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Thread: Router help needed.

  1. #1
    Join Date
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    Router help needed.

    I have a router plate - actually a Jessem Router Lift II - that I need to use as a template.
    This is sort of in reverse of what's normally done. Usually you use it to make an outline so you can put a hole in a table top to match.
    I need to do the reverse.

    I need to size a piece of 1/2" plywood to the same size as the opening in my router table.
    I want to mount my trim router in my router table and I need to make a holder for it.

    I plan to double face tape the Jessem to the piece of wood, then use a flush trim bit to route it to size.
    I'm going to knock off the corners before I route it - I just haven't gotten to that stage yet before I took the picture.

    I've done some pattern routing so I'm ok with what to do there. Since this is plywood, there's no grain direction to worry about.

    My only real concern is the fact that the template - in this case a fairly expensive Jessem lift - is made out of Aluminum.
    Is that going to be a problem?
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    "Life is what happens to you while you're busy making other plans." - John Lennon

  2. #2
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    Not a problem as long as you set the depth of cut appropriately.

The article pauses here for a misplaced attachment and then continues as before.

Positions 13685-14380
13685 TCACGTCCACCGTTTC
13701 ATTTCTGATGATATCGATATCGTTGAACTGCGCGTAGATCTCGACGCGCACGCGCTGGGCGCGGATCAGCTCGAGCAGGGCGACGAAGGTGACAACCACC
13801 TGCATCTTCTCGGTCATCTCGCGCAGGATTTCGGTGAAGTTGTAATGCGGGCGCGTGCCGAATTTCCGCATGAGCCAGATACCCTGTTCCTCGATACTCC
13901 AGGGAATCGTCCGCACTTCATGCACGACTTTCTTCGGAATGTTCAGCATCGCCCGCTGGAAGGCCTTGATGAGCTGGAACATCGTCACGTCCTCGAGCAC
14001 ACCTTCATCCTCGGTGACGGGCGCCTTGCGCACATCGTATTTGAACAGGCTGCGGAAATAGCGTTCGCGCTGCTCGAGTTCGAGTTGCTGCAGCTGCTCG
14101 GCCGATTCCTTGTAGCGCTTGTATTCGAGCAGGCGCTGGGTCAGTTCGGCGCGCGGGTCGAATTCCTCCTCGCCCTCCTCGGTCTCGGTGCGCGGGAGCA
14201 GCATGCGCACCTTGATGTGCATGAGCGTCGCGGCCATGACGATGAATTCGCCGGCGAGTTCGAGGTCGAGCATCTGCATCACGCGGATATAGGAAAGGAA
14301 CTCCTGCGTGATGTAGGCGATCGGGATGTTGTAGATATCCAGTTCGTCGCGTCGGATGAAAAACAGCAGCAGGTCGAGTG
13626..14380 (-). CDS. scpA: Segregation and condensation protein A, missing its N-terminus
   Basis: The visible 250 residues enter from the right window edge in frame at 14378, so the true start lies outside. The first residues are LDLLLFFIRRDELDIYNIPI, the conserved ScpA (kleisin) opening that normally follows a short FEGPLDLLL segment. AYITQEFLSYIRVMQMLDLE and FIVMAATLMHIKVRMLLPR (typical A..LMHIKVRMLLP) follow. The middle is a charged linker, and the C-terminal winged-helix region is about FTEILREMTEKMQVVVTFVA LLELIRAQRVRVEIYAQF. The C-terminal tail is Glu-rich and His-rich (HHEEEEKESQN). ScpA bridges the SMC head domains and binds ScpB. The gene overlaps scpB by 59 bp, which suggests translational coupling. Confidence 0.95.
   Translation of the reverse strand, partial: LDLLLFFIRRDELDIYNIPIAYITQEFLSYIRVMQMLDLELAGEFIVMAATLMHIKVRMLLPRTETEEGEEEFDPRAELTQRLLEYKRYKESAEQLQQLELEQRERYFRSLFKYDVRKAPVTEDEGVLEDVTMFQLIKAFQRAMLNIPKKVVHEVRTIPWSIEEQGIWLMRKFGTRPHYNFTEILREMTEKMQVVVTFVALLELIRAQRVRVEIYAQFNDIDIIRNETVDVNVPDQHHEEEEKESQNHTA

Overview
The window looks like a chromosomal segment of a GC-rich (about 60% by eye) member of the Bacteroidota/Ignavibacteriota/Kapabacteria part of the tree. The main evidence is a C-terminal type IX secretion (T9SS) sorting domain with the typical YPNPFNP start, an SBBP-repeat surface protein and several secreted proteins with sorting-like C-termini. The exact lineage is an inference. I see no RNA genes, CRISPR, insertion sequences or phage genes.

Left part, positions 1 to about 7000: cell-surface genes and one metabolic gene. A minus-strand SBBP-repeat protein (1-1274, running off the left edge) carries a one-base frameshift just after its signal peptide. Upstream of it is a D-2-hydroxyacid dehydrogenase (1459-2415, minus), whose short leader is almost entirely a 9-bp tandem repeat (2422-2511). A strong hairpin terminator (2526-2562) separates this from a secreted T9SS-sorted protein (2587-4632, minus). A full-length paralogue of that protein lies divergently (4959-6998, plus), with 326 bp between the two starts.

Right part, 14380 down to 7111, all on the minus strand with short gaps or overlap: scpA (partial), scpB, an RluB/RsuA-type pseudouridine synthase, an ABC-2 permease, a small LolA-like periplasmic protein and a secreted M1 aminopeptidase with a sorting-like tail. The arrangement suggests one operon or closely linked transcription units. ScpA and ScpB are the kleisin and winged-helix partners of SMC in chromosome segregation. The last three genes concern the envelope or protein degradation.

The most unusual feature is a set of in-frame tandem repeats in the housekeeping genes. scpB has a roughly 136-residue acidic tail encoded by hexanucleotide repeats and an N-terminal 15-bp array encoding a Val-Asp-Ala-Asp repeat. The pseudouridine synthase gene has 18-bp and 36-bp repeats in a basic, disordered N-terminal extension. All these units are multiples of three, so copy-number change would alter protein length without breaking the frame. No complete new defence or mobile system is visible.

Make sure you've first sized the plywood to slightly larger than the Jessem plate -- no more than 1/8th of an inch or so.

  3. #3
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    I screw the aluminum to the plywood and run the bearing of a flush trim on the aluminum. Nothing happens to the aluminum. You can always put a layer of tape on the aluminum and then sand the plywood to fit. I usually get a piece of lexan for my mounting. I think your title should have been router base, not just router.

  4. #4
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    Rich--your lift insert is probably a pretty standard size...yours looks like 9 1/4" x 11 3/4". The other real common size is 8 1/4" x 11 3/4". I've got a few spares of the smaller ones that i could part with one cheap--which you could use as a template (or even drill to mount your router in). If you need the other size--i'm guessing that somebody on this forum has one or more they'd like to get rid of. Think about doing a "wanted to buy" in the classified section--might save you some work.

  5. #5
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    Earl - it is a standard 9 1/4" X 11 3/4".
    I do have a 2nd plate but - it's in the table and I have my Milwaukee 5625-20 in it. I was going to use that router for this job.

    I could always stick my Bosch 1617 in the Jessem and take the Milwaukee out of the other plate I guess. I just might do that anyhow. If I do that, I can put the underside of the plate down on top of the plywood and closer to the cutting blades of the router bit. That way if things go bad, it's the underside of the plate that gets dinged.
    With the Jessem, any ding would be on the top.

    Another full sized plate for routing my trim router in won't work. I have a small rectangular aluminum plate I picked up to mount the trim router in.
    "Life is what happens to you while you're busy making other plans." - John Lennon

  6. #6